The Avani collection (left) also struck a chord between style and comfort that, Dobbs says, set Earth Shoes apart from the competition in 2019. In addition, the brand’s Powerpath footbed incorporated across the entire line helped the brand stand out. The shock-absorbing heel and improved midsole stabilization and energy return was a huge selling point.
In another effort to keep up with the changing times, Earth Shoes launched a social media campaign in 2019 and expanded its DTC channel—with one caveat. “It’s very important for us to not compete with our retailers when it comes to our online channels,” Meynard says. “We work to make sure we’re always considering our partnerships because it’s a win-win when we all thrive.” For example, to better serve both its retail and DTC customers with shorter delivery times, the company moved its distribution center from California to more centrally located Mississippi.
Shorter delivery times also means a smaller carbon footprint—something that Earth Shoes is committed to lessening as much as possible. “Our name is Earth, so there’s a lot of responsibility and pride around that,” Meynard says. “We’ve already incorporated many sustainable materials and environmentally friendly adhesives into our products, but we’re also pursuing several short- and long-term strategic goals to make all products 100-percent recyclable and to improve reuse in order to keep our shoes out of landfills in the future.”
The eco-friendly efforts include last year’s debut of the One Earth Project initiative through which a series of commercial/philanthropic ventures are undertaken in regions in need around the world. One such project was in Haiti, where a factory manufactured a collection of wool clogs dubbed Renmen (“love” in Creole). The project has created more than 160 jobs and a portion of the profits help fund reforestation efforts through a partnership with Germplasm Centers. “To bring jobs, trees and hope back to Haiti, the poorest nation in the Western hemisphere, is an affirmation of our core values,” Meynard says. “And with Haiti’s proximity to the U.S., we hope to do more manufacturing there over time to continue to drive local job creation.” —S.S.
Ugg is a case study in how not to be a one-hit wonder. Since the iconic sheepskin boot exploded onto the fashion scene, parent company Deckers Brands has been reimagining the brand by refocusing distribution, adding more fashion-forward styling (in men’s and women’s) and upping its cred with strategic collabs—all while staying true to its California DNA.
Last year, Ugg represented about three-quarters of Deckers’ business, and President and CEO David Powers cites the brand’s domestic success as the catalyst that pushed the company to record-breaking sales. Uggs’ domestic sales in 2019 rose 8 percent in the third quarter versus 3 percent globally to $781.1 million. It follows U.S. sales increases of 2.2 percent and 1.5 percent in the second and first quarters, respectively.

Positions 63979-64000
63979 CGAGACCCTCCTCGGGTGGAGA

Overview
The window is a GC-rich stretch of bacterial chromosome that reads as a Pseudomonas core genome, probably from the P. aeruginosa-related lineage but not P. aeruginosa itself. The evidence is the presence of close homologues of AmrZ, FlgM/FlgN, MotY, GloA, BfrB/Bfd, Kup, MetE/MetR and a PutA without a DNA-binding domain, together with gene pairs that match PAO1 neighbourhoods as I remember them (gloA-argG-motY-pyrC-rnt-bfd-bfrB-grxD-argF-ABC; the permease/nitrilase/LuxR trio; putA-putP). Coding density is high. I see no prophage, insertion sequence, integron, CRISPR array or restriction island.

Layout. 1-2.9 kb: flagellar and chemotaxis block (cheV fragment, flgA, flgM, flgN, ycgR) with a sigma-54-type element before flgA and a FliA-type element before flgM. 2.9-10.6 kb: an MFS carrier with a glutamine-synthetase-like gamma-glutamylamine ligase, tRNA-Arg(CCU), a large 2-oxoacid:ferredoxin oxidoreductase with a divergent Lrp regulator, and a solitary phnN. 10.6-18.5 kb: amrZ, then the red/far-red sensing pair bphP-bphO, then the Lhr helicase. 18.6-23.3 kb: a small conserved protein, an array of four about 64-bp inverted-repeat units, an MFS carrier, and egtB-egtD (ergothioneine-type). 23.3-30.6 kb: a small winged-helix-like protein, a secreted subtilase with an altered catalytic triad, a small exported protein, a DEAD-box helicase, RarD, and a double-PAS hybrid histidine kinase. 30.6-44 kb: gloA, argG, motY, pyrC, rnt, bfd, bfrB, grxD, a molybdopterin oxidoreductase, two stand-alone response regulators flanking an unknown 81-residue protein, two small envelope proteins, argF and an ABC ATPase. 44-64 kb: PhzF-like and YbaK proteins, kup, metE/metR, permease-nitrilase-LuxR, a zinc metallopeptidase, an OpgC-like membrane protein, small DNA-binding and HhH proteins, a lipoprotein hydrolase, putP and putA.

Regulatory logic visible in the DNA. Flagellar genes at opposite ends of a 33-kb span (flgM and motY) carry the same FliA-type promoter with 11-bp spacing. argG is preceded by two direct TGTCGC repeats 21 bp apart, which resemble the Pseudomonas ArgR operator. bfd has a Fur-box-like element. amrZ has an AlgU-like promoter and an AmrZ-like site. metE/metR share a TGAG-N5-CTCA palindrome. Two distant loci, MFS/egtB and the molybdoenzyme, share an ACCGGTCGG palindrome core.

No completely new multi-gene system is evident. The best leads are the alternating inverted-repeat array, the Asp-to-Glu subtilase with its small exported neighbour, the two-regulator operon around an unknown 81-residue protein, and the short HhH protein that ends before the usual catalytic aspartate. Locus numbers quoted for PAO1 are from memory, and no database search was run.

Ugg boosted fashion relevance with evolved classics. “The Classic Femme was refined and sophisticated, the Classic Boom Buckle (pictured) was sporty and the chunky, ridged outsole of the Classic Rebel Biker Boot was right on-trend,” says Andrea O’Donnell, president, Fashion Lifestyle, Deckers Brands. Ugg also created a new sneaker hybrid by combining the Coquette outsole (a sneaker bottom) with a Classic boot upper. “What connects all these products is their versatility, their unique blend of fashion and function, and the special feeling of Ugg they deliver every time you put them on,” O’Donnell adds.
Ugg’s men’s segment was also on fire in 2019. Sales were up by 10 percent in the third quarter—the third consecutive year of double-digit growth. O’Donnell attributes the “push to reduce reliance on core classics and boost product diversity” for the growth in men’s. She cites the Neumel Chukka, Flex and Zip styles backed by the “Neumel Nation” ad campaign, featuring influencer and model Luka Sabbat, for helping get the word out.
To reach new customers, Ugg also launched an array of collabs in 2019, including with Heron Preston, BAPE, Eckhaus Latta, Stampd, Neighborhood and White Mountaineering. “Ugg was on Heron Preston’s and Eckhaus Latta’s runways at both Paris and New York Fashion Weeks, and with Japanese streetwear label BAPE, we enlisted Lil Wayne as the face of our global campaign,” says O’Donnell. The efforts paid dividends as the brand received a strong boost from younger consumers—both men’s and women’s showed a 30 percent increase in ages 18 to 34 purchasing on ugg.com. Additionally, Uggs’ kids’ business grew by 20 percent in 2019.
Ugg also embarked on several cause-related marketing campaigns last year, like HERproject, which empowers low-income women working in global supply chains and women in leadership. For PRIDE, the brand partnered with Lady Gaga’s Born This Way Foundation with a capsule celebrating the LGBTQ+ community that saw 10 percent of proceeds going to the foundation.
Looking ahead, O’Donnell says it’s all about (updated) classics and new styles. For example, Ugg debuted its 12X12 men’s sneaker program during the recent Paris Fashion Week. The collection will feature a different theme each month that channels the brand’s West Coast roots. “The sneaker market is significant but also crowded so to cut through we had to do something very different,” O’Donnell says. “Our heritage is as a California fashion lifestyle brand that is bold and provocative, and when we create new products, we remain true to those roots.” —Lauren Parker
Sustainability: Twisted X
Twisted X is cleaning up with its sustainable shoes—literally. The company has woven sustainability into its DNA, channeling its eco-friendly products and social responsibility efforts to retailers and consumers, and it’s doing good for the planet and the company. For the second consecutive year, Twisted X has landed on the Inc 5000 list as one of America’s Fastest-Growing Private Companies.